Product lessons from building our subscription service Extra Crunch

Subscription has been all the rage in media circles as the industry searches for new, sustainable business models. We’ve seen companies from infrastructure plays like Substack and Pico to brand verticals like Holloway and The Athletic receive venture funding, all with the goal of changing the economics of news, information and entertainment.
Every day, I get the fortune of talking with founders about their startups and writing about them on TechCrunch, but I’ve also been something of an intrapreneur myself, building out product in the form of TechCrunch’s membership service Extra Crunch as EC’s executive editor over the past two years.
This month, I am transitioning to work on new projects at TechCrunch, and my co-editor Eric Eldon is now going to lead the charge on Extra Crunch as executive editor working in tandem with our new EC senior editor Walter Thompson.
So given the changing of the editorial guard, I wanted to write down some thoughts about editorial product strategy as well as some of the hard-won lessons learned about what worked and what didn’t in building a subscription product in today’s media environment.

The art of building an editorial product strategy within constraints

Before we get into some lessons though, I want to talk about product strategy a little bit. Every startup needs a product strategy, and Extra Crunch was no exception. The difference is that we are fundamentally an editorial product, which means that instead of transforming lines of codes into functional software, we take ideas, interviews, research, and analysis and transform them into articles and other media that users (hopefully!) want to pay for.
Product strategy involves devising a plan within constraints, and TechCrunch was no exception.
The first constraint was that we were not starting from scratch. Unlike a startup, TechCrunch has been here for years and has a strong brand name in the startup community, millions of passionate readers, a successful advertising and events business, and an editorial org that knows how to be productive. We couldn’t just throw out the playbook that has worked for years in the pursuit of a new business model that was untested. And so from the beginning, we had to have an attitude of evolution rather than one of revolution.
Second, we had limited resources in terms of capital and talent. TechCrunch is not a venture-backed company with millions of dollars in funding waiting to be burned in our bank account. Instead, we are a successful, sustainable and sometimes ridiculously efficient media business owned by a telecom that rewards proven financial performance. So when we launched, I was the only dedicated editorial position for Extra Crunch, along with a smattering of freelancers. As we have proven our success since launch this past February, we have since expanded to three dedicated editorial positions for EC. Throughout, we’ve had to have a strategy that was careful about spending our resources.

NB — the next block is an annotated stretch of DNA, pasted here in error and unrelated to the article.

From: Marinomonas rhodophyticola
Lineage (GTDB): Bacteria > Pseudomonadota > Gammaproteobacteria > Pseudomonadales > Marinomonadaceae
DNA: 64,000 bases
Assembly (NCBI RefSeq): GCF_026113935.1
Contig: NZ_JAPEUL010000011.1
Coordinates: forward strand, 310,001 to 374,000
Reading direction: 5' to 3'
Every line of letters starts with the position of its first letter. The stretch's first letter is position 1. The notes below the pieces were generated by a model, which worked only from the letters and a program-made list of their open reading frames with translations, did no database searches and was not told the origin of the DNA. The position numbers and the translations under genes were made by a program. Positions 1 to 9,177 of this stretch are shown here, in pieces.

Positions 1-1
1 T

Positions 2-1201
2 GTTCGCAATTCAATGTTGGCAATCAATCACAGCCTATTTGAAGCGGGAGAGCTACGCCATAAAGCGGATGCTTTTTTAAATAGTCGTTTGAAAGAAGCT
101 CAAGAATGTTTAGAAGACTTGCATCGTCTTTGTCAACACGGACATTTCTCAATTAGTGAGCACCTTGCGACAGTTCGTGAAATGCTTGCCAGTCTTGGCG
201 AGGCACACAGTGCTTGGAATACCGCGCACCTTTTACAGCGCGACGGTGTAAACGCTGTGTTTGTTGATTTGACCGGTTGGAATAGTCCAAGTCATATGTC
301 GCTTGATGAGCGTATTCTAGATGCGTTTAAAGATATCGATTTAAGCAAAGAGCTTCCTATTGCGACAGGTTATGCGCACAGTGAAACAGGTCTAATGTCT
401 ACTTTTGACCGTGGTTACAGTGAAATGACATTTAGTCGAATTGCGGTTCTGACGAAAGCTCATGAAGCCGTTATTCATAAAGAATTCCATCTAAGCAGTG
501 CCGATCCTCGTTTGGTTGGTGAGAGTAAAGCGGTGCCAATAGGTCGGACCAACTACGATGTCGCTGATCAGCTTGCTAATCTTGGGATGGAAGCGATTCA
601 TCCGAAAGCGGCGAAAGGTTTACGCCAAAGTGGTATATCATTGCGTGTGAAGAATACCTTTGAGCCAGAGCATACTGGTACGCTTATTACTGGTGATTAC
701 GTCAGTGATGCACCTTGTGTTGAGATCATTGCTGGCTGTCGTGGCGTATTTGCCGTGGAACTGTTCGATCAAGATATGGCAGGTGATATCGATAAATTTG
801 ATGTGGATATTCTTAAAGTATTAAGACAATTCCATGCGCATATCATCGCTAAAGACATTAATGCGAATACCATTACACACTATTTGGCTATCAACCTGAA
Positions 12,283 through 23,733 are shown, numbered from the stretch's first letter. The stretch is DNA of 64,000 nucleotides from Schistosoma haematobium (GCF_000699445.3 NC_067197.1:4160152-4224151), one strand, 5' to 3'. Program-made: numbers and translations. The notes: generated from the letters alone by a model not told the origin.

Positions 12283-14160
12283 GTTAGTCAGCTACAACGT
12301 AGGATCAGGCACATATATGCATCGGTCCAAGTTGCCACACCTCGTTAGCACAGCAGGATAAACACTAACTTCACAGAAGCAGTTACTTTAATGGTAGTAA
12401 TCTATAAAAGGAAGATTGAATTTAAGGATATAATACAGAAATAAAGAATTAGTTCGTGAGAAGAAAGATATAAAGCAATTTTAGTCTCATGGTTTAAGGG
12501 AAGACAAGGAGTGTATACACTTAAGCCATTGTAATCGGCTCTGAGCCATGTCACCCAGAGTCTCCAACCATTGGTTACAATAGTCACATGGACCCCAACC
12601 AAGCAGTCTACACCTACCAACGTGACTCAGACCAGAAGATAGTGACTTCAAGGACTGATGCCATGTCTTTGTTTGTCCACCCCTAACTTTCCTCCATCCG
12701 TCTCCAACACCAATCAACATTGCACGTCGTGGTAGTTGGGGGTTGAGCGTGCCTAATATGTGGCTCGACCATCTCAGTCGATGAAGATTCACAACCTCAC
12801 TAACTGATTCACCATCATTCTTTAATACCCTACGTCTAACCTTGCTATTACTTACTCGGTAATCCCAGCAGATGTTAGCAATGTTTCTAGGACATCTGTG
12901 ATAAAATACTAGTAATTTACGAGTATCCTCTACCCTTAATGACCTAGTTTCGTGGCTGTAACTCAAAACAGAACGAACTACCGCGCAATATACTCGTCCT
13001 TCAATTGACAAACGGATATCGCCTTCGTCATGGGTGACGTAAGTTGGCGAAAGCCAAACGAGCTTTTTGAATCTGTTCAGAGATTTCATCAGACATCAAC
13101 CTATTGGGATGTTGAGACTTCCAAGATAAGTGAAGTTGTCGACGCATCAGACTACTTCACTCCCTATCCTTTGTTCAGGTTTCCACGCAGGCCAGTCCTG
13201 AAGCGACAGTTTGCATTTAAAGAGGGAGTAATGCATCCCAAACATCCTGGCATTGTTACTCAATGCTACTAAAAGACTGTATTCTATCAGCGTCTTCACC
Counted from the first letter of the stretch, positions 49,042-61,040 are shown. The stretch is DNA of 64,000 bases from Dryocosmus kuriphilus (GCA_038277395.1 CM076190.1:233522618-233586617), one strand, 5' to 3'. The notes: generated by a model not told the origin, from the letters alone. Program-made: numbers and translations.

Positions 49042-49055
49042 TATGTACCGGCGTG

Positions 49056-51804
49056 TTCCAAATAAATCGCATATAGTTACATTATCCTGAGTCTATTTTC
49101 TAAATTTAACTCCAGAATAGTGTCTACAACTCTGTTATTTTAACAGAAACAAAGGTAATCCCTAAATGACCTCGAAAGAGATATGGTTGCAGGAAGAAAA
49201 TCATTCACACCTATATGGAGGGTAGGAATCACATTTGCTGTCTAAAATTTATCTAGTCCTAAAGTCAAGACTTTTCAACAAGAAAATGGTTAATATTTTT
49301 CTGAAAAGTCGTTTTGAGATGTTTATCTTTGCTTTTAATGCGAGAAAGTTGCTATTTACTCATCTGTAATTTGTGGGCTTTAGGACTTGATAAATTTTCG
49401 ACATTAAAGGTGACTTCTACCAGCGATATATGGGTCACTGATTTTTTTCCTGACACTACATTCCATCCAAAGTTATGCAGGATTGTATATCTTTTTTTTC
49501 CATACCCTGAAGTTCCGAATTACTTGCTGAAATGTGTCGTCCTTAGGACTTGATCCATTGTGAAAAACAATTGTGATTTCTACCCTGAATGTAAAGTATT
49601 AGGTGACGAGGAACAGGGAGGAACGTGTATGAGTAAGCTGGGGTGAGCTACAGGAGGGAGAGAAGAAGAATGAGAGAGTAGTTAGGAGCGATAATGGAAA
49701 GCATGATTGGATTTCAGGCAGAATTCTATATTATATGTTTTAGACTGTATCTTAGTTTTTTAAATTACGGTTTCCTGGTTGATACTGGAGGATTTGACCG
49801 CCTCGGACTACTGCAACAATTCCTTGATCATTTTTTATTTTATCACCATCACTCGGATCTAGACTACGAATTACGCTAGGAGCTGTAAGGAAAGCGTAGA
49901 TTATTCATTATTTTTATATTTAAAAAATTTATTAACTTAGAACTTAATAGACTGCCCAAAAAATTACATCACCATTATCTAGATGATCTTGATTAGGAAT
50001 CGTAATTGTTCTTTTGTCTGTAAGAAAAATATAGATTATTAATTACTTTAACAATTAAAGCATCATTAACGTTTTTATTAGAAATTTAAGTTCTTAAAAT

Third, we had to design a strategy that encompassed the talents of our existing staff. TechCrunch has consistently avoided the “hire a bunch of people and then fire a bunch of people” waves that hit New York media companies again and again and again by relying on smart reporters who can adapt with the changing tides of media. Extra Crunch was no exception — we wanted to build a product that every one of our writers could contribute to.
Those were the constraints. On top of that, I had a couple of personal rules for the product.
First, I hate metered paywalls (i.e. any model that charges you after reading a set number of articles) with a fiery passion. It has never made sense to me that articles could be free for some people, paid for others, or that the article that tries to force a conversion could be a news brief and not one of the best articles a site has published. To optimize for conversions, you want to trigger a conversation around moving from free to paid at just the right time, and not because the article clock has ticked down to zero.
Second, I didn’t want any of our writers to be placed entirely behind the paywall. Everything in subscription (media or not) should be focused on guiding users through the conversion funnel. If a writer is entirely behind the paywall, how can anyone sample their work or start to engage with that voice?
Third and finally, we had to charge for the right kinds of content. People don’t pay for news. They don’t, they won’t, and every time we as an industry ask users to do so, we fail (minus maybe the NYT and WSJ). At TechCrunch, our startup news coverage drives a huge loyal following and is a major credibility point of pride for many early-stage founders. It’s not good business to put that core offering behind a paywall.
With all those constraints and rules in mind, what we ended up centering Extra Crunch on was solving the problems facing founders in building their startups. That included how to raise venture capital, recruit talent, grow, pay themselves, work with PR agencies, and much, much more. I was previously a VC, and so I essentially channeled all the questions my founders would ask me into articles that solved those problems. Since launch in February, we’ve published about 600 articles on these topics.

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